By Licensed Psychologist Andrew Bland
In today’s tech-saturated world, it is easy to confuse the number of “likes” and followers on social media for friendship, community, and a sense of belonging — or a lack thereof in your life.
In fact, researchers have noted that among adolescents, the more an individual’s postings are endorsed by others, the more likely they are to reciprocally become “liked” on first glance by strangers, and vice-versa.
It’s true that a degree of peer conformity is normative during that phase of life. On the other hand, though, the confusion of “safety in numbers” for some can extend well into adulthood — and can have a limiting effect on the perceptions embraced by the next generation.
This raises an important question: What really makes a good friend?
Is it the number of companions that person has, with emphasis on “having”? Surely there must be more to being a friend and to being with a friend.
And indeed, the power of friendship does seem to go far beyond the numbers. In fact, researchers also have found that all it takes is a supportive relationship with one close friend during adolescence to promote resilience, meaning and strength, despite adversity, that enables an individual to enter successfully into adulthood.
Looking back on my experience — and from what I have heard from numerous others’ reflections — a good friend is someone with whom we share a deep intimate connection.
This connection requires a reasonable degree of effort to maintain but very little effort to engage. This means we often intuitively recognize certain people as “friends” when we encounter them for the first time.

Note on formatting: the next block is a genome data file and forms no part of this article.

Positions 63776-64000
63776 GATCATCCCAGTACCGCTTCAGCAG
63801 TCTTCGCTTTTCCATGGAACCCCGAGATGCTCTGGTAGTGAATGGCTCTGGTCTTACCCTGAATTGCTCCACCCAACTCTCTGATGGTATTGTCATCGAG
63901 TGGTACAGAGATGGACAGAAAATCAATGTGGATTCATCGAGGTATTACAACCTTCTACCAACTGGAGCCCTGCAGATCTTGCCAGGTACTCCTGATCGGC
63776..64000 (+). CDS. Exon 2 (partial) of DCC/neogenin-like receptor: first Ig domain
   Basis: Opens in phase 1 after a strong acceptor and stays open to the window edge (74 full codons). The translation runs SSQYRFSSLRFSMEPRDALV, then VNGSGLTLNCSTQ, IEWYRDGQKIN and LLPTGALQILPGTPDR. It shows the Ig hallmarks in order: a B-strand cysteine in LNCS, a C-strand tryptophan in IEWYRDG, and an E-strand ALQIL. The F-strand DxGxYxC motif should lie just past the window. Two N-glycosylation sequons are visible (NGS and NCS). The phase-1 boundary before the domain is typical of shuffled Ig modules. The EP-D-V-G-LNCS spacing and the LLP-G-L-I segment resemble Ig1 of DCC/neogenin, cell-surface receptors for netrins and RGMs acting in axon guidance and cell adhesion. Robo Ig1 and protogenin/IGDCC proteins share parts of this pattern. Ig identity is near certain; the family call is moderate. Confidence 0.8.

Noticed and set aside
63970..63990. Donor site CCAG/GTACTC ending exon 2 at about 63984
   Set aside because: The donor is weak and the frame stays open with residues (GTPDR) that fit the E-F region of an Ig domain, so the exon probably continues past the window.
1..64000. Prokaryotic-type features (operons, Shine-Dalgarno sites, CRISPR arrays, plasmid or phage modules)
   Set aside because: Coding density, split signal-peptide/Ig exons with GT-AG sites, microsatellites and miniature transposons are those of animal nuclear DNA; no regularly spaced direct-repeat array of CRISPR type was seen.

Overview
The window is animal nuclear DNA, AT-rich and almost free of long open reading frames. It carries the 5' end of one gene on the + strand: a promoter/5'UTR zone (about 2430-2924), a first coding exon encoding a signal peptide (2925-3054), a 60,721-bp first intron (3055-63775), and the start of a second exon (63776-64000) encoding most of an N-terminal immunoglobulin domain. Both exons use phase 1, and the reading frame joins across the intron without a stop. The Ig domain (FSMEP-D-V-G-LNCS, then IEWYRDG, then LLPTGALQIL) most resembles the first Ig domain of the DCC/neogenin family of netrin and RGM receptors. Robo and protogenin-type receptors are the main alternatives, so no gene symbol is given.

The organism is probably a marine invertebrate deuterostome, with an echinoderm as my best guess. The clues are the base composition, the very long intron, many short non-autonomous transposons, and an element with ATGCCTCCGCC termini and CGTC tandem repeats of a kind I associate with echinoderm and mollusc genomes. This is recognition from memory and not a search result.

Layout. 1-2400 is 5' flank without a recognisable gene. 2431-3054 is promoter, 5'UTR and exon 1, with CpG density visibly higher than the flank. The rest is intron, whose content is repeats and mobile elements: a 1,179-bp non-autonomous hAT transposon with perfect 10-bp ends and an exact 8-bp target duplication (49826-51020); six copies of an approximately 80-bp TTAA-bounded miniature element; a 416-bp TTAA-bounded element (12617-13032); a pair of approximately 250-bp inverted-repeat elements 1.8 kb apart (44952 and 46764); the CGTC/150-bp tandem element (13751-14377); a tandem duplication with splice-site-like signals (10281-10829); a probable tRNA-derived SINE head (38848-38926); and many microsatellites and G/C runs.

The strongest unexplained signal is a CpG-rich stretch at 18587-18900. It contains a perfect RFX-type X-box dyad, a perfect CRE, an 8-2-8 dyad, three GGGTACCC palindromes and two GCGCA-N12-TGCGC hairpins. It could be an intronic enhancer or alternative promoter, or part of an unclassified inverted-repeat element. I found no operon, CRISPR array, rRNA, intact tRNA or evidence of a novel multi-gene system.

The People Who Stick Around
And thereafter, whereas plenty of acquaintances enter and exit as we navigate the phases and transitions of our lives, good friends are the ones who seem to stick around.
They are those kindred spirits with whom we may have little contact for weeks, months, or even years. But when we are back in the same room, it seems as if no time passed at all. There is no need to catch up, reminisce or engage in superficialities.
Conversations just pick right back up where they left off. And they entail a level of depth and connection that can be measured only by degree of felt sense.
In some friendships, there is also a special language shared or a particular living memory or narrative that continues to unfold and evolve as the individuals change and grow.
Most days this language or those memories are not at the forefront of one’s awareness. But in the moments when an individual encounters those good friends, they are enough to strike a chord that resounds until the next time they’re together.
Mindfulness and Friendship
Mindful living entails appreciating life as a series of moments.
When the process goes well for us, we can reasonably anticipate that we’ll enjoy plenty of meaningful relationships with acquaintances, some of whom we may forge an intense connection with for a relatively brief period of time.
But in contrast, good friends are those with whom we can pause and say, “Just a moment with them is enough to inspire and keep me going through all those moments without them.”
Or, as John Lennon stated in more categorically:
“Though I know I’ll never lose affection
For people and things that went before
I know I’ll often stop and think about them
In my life, I love you more.”